“The basic concept of Cheap Chic for both men and women is to have a few clothes that make you feel good rather than a closet full of mismatched fashions,” Catherine Milinaire and Carol Troy write in the introduction of their book, Cheap Chic.
~ What ~
As a fortieth anniversary edition, this two-hundred-and-twenty-three-page paperback targets those who enjoyed the original 1975s Cheap Chic book. With black and white photographs and design sketches of the era, even the type font takes you back decades ago when clothing designs were rather bizarre and statement-making.
After a dedication, forward by Tim Gunn, and introduction, nine chapters follow regarding the Cheap Chic style, ending with a directory of stores and mail order houses worldwide, appendix regarding fabrics, and index.
This book focuses on classic, ivy league, and western designers. Also included are designers’ works made from thrift stores or those apropos for college or employment wear, futuristic apparel, wrappings, and mixing items.
~ Why ~
Being a teen in Los Angeles in the 1970s, I was aware of the concept of chic stylish clothing at an inexpensive cost mainly because I had to sew most of my clothes. Since it has been decades, many of the names may be forgotten, but the styles are making a comeback in today’s fashion industry. I enjoyed some of the celebrity photographs showing the trends of the seventies and its eclectic combination of what was deemed trendy at the time.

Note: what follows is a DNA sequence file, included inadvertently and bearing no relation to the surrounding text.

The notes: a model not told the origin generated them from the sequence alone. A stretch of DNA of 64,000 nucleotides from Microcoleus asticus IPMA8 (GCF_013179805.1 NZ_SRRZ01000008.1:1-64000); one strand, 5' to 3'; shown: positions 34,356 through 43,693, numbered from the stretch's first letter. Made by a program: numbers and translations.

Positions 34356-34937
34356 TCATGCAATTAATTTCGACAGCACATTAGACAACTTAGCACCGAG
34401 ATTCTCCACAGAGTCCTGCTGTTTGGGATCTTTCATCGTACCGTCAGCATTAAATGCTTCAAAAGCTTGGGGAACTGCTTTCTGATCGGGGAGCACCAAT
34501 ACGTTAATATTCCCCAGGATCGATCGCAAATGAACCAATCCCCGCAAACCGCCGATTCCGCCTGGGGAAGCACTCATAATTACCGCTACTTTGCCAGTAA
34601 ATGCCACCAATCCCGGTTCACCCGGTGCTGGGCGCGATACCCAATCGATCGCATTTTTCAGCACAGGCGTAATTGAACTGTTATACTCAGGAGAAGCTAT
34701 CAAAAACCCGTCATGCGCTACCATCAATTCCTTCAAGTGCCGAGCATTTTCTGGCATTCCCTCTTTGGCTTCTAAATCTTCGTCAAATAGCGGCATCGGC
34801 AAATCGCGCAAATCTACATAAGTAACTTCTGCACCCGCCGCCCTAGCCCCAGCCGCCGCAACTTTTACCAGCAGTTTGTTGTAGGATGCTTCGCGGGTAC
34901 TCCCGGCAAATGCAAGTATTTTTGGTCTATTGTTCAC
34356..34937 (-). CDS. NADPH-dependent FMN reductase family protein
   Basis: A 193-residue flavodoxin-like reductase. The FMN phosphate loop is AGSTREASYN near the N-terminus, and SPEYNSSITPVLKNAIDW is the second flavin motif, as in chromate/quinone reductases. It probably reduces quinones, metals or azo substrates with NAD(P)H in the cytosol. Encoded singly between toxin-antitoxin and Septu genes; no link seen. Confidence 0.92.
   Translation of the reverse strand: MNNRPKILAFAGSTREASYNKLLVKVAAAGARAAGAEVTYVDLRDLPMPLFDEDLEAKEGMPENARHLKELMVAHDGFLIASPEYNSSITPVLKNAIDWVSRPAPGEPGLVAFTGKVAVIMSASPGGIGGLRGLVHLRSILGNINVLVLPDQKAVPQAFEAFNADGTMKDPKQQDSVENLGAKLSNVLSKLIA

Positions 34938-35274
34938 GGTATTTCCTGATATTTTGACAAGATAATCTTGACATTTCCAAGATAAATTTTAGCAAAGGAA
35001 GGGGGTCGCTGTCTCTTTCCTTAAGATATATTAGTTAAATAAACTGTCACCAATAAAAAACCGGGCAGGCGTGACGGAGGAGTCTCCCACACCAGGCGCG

~ Why Not ~
Those that do not care about fashion will probably pass on this read that seems to be stuck in 1975 with little updates. Those that are in their twenties or thirties may find the seventies self-absorbed and unimpressive in their often gaudy, strange clothing styles.
~ Who ~
Past editor of Vogue, Milinaire is a journalist and photographer who has worked with Andy Warhol, Richard Avedon, and Diana Vreeland. Troy is also a journalist and photographer who has published works in Rags, Oui (collaborating with Helmut Newton), Conde Nast Traveler, Vanity Fair, and the New York Times.
~ Wish ~
Not knowing the original book existed, I expected this to be current-day tips on cheap tricks and venues for classic but inexpensive clothing combinations. I wish it had more of what to do today than what was done forty years ago.
~ Want ~
If you are looking for a book catering to the 1970s clothing and lifestyle, this updated version may be for you, but I expected something different that had money-saving tips and was updated.
Thanks to Blogging for Books for offering this book to read and review for my unbiased, honest opinion.
This review will be posted on the Blogging for Books, DeeperShopping, and Amazon with links on Bookfun.org, Pinterest, Godinterest, LinkedIn, and Google+.
Grammarly was used to check for errors in this review.